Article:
Fushimi Inari-taisha is a shrine that sits at the base of a mountain. It has a trail that runs up to the mountain's peak and down the other side which is about 4km in length and takes about two hours to traverse. Along the trail are over 10,000 torii gates.
Fushimi Inari-taisha is a popular tourist attraction so be prepared for the crowds. If you go early in the morning or as the sun is setting you can probably beat the crowds. We arrived just as the sun was setting and it made for a really interesting hike because by the time we got to the peak everything was pitch black except for the lights directly on the trail and in Kyoto in the distance.
Arashiyama Bamboo Grove
I feel that I am constantly falling into hyperbole here when I say "you've never seen something like this before" but Japan really has so many unique sights and the Arashiyama Bamboo Grove is no exception. There really isn't much to say here except look at this picture and watch this video and if you aren't interested in walking through bamboo stalks that reach a hundred feet into the sky then I don't know what else I can say.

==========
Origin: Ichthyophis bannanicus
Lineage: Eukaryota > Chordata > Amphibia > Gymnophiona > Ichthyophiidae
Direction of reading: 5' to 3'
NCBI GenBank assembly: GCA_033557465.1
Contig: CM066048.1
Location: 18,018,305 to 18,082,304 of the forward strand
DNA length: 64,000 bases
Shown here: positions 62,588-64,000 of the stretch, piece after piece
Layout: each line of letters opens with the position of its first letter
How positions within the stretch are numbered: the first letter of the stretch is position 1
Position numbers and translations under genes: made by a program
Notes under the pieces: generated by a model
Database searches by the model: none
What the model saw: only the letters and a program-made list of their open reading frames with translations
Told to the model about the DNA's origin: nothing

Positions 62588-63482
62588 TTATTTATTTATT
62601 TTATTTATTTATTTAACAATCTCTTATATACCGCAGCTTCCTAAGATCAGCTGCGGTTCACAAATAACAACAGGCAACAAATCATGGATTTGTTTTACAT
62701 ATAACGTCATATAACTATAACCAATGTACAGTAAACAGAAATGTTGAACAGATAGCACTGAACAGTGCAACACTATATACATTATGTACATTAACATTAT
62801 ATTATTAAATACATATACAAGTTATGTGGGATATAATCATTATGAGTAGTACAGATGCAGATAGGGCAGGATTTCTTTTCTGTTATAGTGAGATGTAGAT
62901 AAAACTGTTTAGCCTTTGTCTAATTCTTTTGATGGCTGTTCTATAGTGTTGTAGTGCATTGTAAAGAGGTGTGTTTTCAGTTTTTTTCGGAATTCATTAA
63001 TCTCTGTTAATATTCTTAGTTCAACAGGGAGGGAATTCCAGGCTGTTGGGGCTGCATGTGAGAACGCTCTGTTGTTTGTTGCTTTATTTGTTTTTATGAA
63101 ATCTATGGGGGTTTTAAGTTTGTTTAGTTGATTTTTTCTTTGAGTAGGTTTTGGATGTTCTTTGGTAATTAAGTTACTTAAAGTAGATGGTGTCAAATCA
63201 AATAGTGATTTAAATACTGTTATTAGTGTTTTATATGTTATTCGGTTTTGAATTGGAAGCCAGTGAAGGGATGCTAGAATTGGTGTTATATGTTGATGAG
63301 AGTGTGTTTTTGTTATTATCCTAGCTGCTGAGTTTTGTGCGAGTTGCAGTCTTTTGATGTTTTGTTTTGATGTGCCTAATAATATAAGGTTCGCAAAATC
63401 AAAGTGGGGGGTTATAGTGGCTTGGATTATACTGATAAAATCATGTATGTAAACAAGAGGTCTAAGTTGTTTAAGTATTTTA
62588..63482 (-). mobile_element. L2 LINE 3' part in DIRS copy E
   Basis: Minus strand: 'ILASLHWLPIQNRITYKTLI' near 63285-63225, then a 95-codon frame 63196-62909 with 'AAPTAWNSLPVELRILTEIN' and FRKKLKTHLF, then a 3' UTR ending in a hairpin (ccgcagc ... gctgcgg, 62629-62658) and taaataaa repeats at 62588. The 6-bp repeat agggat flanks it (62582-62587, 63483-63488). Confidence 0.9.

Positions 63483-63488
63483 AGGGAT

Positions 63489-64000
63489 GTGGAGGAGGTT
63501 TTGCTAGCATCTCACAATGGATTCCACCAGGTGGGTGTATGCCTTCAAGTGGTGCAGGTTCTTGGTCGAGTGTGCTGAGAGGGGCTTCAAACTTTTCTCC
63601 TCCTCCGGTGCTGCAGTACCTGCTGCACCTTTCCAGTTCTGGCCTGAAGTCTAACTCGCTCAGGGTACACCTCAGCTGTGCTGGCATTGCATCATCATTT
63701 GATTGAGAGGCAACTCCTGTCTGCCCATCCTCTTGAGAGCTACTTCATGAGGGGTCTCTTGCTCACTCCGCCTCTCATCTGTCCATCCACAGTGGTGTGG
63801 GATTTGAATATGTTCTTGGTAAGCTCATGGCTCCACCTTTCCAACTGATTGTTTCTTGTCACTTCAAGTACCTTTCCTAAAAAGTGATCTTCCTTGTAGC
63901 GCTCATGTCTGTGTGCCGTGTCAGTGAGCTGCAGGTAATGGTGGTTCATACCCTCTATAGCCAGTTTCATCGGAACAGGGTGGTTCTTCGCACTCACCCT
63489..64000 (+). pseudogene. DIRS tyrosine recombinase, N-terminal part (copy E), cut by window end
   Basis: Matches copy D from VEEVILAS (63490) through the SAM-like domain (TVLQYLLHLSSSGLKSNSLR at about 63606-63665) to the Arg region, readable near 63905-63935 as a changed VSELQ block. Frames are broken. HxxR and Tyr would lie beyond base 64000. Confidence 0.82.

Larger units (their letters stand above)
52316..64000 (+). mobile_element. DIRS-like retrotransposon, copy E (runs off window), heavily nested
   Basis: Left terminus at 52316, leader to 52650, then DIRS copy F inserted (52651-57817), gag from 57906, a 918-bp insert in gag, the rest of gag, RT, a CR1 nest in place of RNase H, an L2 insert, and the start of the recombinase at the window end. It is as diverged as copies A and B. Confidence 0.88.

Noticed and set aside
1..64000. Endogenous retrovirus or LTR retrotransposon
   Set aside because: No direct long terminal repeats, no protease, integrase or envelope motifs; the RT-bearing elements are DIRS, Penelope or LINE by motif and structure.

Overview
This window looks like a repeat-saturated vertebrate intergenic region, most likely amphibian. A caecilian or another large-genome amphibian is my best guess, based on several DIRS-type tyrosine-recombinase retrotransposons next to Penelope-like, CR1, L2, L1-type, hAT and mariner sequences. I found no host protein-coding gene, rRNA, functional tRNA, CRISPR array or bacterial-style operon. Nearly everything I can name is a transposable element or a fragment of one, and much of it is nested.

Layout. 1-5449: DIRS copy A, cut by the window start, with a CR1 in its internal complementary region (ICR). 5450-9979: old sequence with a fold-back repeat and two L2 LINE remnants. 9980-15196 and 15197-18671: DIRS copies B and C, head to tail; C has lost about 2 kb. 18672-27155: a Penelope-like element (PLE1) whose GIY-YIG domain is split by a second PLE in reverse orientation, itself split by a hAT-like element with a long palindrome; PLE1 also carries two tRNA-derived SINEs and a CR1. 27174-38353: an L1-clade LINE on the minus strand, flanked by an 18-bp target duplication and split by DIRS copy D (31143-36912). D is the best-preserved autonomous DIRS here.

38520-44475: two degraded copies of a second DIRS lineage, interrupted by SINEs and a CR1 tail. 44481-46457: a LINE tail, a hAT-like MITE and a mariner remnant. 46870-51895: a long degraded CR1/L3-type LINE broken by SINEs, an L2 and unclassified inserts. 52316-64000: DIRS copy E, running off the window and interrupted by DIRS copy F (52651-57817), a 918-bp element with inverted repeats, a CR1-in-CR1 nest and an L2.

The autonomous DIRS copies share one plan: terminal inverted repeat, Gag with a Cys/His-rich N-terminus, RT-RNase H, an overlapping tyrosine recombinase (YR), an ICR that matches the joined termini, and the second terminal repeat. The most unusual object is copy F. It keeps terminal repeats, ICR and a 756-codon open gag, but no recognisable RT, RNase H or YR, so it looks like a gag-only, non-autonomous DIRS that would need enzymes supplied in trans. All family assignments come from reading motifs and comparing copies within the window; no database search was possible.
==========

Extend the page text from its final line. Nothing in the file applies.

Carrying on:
A heads up though, this place is an incredibly popular tourist attraction and felt like we were walking through a herd of zombies from The Walking Dead. Just set your expectations correctly or show up super early in the morning to beat the crowds.
The Heian Shrine is worth seeing because of the sheer size of the grounds. Everything there is larger than most other shrines you will see while you are in Japan. The shrine's torii gate is one of the largest in the country and the garden is over 30 square kilometers and home to all sorts of wildlife.
A ryokan is a type of traditional Japanese inn and we decided to stay in one for a single night during our vacation.
We found Yadoya Kikokuso by searching the Internet and we could not have been more happy with our choice. It is impossible to overstate how quant staying in this ryokan was. It was run by an elderly couple and their children who were incredibly welcoming and accommodating. They spoke the best English out of anyone we had encountered but in true Japanese fashion they would not stop apologizing for their "poor" English.
We had a Japanese tea ceremony performed for us, ate a traditional Japanese dinner and breakfast, bathed in an onsen and slept on futons (good Japanese bedding not those shitty fold out sofas). We went the whole nine yards and it was a wonderful experience. I highly recommend that anyone going to Japan try staying in a ryokan and I can vouch for Yadoya Kikokuso being absolutely top notch.
If I don't put this here Jarques will kill me. If you are looking for a great cup of coffee Arabica has some locations in Kyoto and they really are a high quality coffee shop. One of the places we visited actually had an barista who had immigrated from Los Angeles and not only brewed a solid cup but was fun to chat with as well.#Japan#JapanTravelTips